Whether you're new to job-hunting or a seasoned pro in your field, negotiation can feel stressful and uncomfortable for just about everyone.
Asking for what you deserve and asserting yourself in the workplace is challenging enough to begin with. Add the hot-button issue of money into the mix and the stakes are raised even higher.
Most of the mistakes women make in negotiation take place long before they even enter the conversation. In actuality, these common slip-ups have little to do with women's technical negotiating skills and far more to do with their attitude and mindset towards their value and self-worth.
To help you make your next deal a success, here are three common negotiation mistakes women often make and how to avoid them:
1. Assuming You're a Bad Negotiator
Despite popular belief, no one comes out of womb destined to be a great negotiator or salesperson. Learning how to tactfully make demands and persuade others are acquired skills that take hours of deliberate practice and experimentation.
If you've ever uttered phrases like "I'm not the negotiating type" or "I hate talking about money", you're allowing false, limiting beliefs to hold you back. These negative mindsets become self-fulfilling prophecies that can sabotage the results of your negotiation: when you tell yourself that you're not the type of person who could earn more, you buy into your weaknesses rather than challenging yourself to grow. Maybe you tone down your requests - or worse, don't ask at all.
The fix: First, become more conscious of the invisible scripts you have about what you "should" be doing when it comes to negotiating as well as hang-ups about your self-confidence. Take a good, hard look at the root of your discomfort with confrontation or talking about money.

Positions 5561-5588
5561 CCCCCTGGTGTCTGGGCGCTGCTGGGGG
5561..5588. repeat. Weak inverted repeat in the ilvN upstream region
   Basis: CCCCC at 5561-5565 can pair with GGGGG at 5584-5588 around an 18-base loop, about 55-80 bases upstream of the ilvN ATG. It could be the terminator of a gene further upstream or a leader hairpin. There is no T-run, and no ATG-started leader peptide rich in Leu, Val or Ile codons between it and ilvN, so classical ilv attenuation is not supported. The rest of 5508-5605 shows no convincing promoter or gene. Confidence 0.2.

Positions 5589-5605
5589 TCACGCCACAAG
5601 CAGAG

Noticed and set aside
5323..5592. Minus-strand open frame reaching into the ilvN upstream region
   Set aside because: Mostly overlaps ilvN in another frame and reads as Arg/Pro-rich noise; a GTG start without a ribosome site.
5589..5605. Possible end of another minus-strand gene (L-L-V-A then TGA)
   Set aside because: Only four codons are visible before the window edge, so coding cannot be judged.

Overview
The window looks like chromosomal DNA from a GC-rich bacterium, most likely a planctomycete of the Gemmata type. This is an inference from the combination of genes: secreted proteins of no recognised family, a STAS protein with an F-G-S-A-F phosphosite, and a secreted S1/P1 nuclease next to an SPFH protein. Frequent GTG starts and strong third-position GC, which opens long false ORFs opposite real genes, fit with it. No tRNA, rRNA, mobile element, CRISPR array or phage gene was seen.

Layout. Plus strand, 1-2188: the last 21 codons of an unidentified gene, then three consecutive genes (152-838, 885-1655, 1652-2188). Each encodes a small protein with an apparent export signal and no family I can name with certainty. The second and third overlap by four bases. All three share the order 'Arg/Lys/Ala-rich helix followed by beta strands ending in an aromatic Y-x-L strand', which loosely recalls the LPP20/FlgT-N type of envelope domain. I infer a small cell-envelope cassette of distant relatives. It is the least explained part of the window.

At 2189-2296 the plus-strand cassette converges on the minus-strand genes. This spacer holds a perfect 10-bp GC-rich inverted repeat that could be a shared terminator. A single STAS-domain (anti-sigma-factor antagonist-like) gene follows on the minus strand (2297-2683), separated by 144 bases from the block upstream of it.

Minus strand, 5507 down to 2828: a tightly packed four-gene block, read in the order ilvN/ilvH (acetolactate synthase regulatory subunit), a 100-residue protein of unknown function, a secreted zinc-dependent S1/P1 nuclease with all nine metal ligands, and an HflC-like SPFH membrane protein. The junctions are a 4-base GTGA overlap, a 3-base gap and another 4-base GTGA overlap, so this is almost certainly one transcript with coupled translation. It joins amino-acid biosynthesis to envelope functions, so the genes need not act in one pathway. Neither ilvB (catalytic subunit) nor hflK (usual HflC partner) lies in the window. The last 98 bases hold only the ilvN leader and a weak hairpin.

2. Negotiating Only at High-Pressure Times
Many women don't realize that opportunities to negotiate exist in almost every interaction. We fail to realize that we don't have to simply accept or reject what's being offered and that we can create our own solutions.
That being said, the first time you engage in a negotiation conversation should not be in the boardroom. Much like a muscle, negotiation is a skill you need to flex often to improve at. The more you practice, the easier and more natural negotiation feels, losing its emotional grip over you.
Start assuming everything is negotiable. Make a concreted effort to begin making requests more often in the office and within your personal life. Your newfound comfort for asking for what you want will serve you in a big way come time for an important negotiation.
The fix: One of the best ways to prepare for important negotiation scenarios in the professional world is to run a series of experiments in lower pressure settings outside of the office. For example, ask a cashier if they can offer you a discount on the items you're buying or haggle for a better price at a yard sale or flea market.
3. Failing To Do Your Homework
You can rehearse your pitch for hours in the mirror, but if you haven't taken the time to research and prepare, no amount of scripting will help you. Heading into a negotiation, you should be ready to back up your ask with data - whether that's ROI you've achieved, comparable salary information, or testimonials from happy clients. Know your worth, but more importantly, be ready to prove it. Also have in mind areas where you're willing to make compromises or concessions. What are you willing to give up? Don't be afraid to say no and walk away.
One key area of preparation that's often overlooked is researching your counterpart. If you want to approach negotiation as a conversation (rather than as an interrogation), it's important to understand your counterpart. This type of preparation is extremely important to making you feel comfortable, confident, and at ease in a negotiation --so you know whom you are talking to and how to convince or persuade them.
The fix: Do your research to investigate your counterpart's mindset, motivations, and communication style.
Related stories from GoGirl Finance:
Big New Job? Find Out How This Young Worker Gained Her Colleagues Respect
The Four Paragraphs That Make a Killer Cover Letter
Expert Answers on 529 College Savings Plans